Continue to breathe the toxic zenite gas.
1. Anatomy of a Physics Engine - Erwin Coumans
Arrive slightly late.
Erwin's delivery is matter of fact... too matter of fact, in fact.
What's he hiding?
Erwin's showing Newton's Laws of Motion - I believe it's a trick
i.e. they only show you something you understand when they're about to blow your mind
Current diagram will eventually evolve into Brute Force Physics Pipeline.
It's already more complicated than anything I've ever coded. Not good.
In order to implement a physics engine, ALL you need to do is...
Apply gravity and constrained motion (using an iterative constraint solver)
and do a pairwise test during the narrowphase collision stage
(which has all sorts of complex problems including tunneling)
Of course, doing all that would kill your framerate,
which is why all the cool kids do a broadphase collision test first.
Techniques exist for this, and the best one can be thwarted by a large rubber ducky.
Of course, doing all that would still kill your framerate,
which is why you create "simulation islands" that don't need to check for collisions
(since everything in them has stopped moving).
Of course, tracking these sleeping islands will kill your framerate,
so it's better to simply remove stopped objects altogether.
While that's a problem, it's not a collision problem, so we ignore it.
Of course, the best optimization is the artist who creates the collision mesh to begin with.
Oh artists! Is there anything they can't do!?
2. Collision Detection Crash Course - Gino van den Bergen
Playtime is over. We're starting to get serious.
Gino is a good presenter. He knows his stuff and can explain things clearly.
He also looks a little like Roger Federer which means he's dreamy.
How do you tell if a sphere and cube collide?
Merge them into a sphube (a configuration space),
and see if contains the origin using the Seperating Axis Method (SAT).
Just remember all the sphubes you seperated as a kid.
Of course, SAT will kill your framerate, which is why all the cool kids use GJK.
Like yesterday's Quaternions, no-one understands GJK but everyone uses it.
Gino explains GJK. I now understand why no-one understands.
Of course, before you can use GJK you need to break down your world into simple geometry.
Dreamboat says that AABB Bounding Volumes are all the rage,
and proves it without breaking a sweat.
Demos showed a donut efficiently boxed - eat your heart out Tim Horton's.
Now all you gotta do is sweep & prune,
with a dash of encapsulation and some queued swaps.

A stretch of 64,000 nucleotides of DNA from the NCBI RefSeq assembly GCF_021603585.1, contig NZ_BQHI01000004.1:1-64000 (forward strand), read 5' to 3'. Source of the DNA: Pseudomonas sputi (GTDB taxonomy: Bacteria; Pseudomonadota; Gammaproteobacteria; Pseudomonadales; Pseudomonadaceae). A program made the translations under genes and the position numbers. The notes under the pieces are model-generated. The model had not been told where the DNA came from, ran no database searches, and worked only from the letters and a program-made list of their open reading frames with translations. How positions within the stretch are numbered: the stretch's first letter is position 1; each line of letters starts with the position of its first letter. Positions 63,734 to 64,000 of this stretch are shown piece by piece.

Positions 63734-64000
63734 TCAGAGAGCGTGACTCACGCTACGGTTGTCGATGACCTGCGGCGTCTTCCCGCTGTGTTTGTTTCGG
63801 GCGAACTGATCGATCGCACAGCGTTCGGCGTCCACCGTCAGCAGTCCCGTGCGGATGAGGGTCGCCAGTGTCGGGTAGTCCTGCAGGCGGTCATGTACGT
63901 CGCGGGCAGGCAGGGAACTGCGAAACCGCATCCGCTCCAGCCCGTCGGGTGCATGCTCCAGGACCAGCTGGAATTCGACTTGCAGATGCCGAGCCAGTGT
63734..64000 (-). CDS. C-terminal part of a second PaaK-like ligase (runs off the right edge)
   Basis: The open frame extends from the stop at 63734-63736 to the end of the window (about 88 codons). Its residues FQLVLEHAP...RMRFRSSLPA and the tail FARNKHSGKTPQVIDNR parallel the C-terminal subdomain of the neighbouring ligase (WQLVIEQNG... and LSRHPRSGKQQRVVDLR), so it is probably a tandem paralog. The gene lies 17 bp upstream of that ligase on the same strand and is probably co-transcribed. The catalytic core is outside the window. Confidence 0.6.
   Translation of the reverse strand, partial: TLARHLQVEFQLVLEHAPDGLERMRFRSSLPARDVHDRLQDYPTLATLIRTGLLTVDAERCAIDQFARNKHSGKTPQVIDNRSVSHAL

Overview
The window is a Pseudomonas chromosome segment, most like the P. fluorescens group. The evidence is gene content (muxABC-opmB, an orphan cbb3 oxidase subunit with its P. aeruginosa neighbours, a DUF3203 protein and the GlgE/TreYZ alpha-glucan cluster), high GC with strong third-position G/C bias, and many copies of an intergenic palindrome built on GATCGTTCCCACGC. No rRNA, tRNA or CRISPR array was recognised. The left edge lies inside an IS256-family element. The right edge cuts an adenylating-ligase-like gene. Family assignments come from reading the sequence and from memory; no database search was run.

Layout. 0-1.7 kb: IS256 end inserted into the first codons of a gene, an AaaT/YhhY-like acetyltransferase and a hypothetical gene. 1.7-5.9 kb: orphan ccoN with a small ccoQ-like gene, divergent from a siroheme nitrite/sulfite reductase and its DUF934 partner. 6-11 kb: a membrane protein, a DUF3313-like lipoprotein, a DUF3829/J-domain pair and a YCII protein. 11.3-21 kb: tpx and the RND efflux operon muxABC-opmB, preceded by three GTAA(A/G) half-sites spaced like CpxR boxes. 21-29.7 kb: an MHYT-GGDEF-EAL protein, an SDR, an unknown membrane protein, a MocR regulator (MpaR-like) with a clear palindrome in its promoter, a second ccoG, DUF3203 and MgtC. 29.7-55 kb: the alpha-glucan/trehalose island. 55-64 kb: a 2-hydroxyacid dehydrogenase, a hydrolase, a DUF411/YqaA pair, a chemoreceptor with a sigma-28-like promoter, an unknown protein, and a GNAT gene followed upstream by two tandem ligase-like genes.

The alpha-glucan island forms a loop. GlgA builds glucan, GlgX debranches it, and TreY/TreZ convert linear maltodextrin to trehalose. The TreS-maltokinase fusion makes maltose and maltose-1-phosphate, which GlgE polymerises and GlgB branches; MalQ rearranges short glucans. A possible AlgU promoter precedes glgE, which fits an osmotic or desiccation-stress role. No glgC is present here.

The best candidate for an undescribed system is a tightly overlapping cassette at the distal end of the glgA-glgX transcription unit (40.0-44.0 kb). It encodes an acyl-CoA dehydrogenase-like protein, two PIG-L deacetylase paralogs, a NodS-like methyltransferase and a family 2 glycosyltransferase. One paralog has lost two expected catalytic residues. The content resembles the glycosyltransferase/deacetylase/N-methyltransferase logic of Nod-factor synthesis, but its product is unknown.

But what if that donut was moving in 1 direction...
which really means 500 bounding boxes moving in 1 direction...
do i really need to sweep & prune every little box?
no you don't you clever little minx!
A giant moving jello brain demo proves this.
Somewhere, Bill Cosby smiles.
Someone pointed out that Gino's techniques wouldn't work with 2 line segments.
With a sly smile, and a cocked eyebrow, Gino cutely replied
"with my engines, I've never had to worry about it".
You had me at "with".
3. Modeling and Solving Constraings - Erin Catto
Implicit Euler is so yesterday. Today, Erin's all about the Jacobians.
Presentation starts off with a bang, showing several Box2D demoes
"it's fun to mix all kinds of constraints together"
note to self: there's more than 1 constraint
A bead on a wire, and a little calculus, reveals the Jacobian in our hearts.
Leonard Cohen would be proud.
Erin pauses for lunch, he's just getting warmed up...
Realizing I've been defeated,
I tip my hat to the unsung heroes that make solid worlds possible,
and retreat to the clouds aka. the Indie Games Love-In.
My respect for what the Troglytes do has increased 10 fold,
while my understanding about what they do has decreased twice that amount.
My brain, like my physics engines, doesn't follow the law of preservation of energy.
I will never >EVER< complain about collision detection problems or poor physics in a game.
I ran into a colleague this evening. He lasted that fated afternoon session.
He told me it was great, and fluid physics was actually easy to understand
(it just required a lot of computation power).
He also mentioned that the networked physics presentation was "pretty cool".
Note: He redeemed himself by mentioning he loved Squirrel's presentation.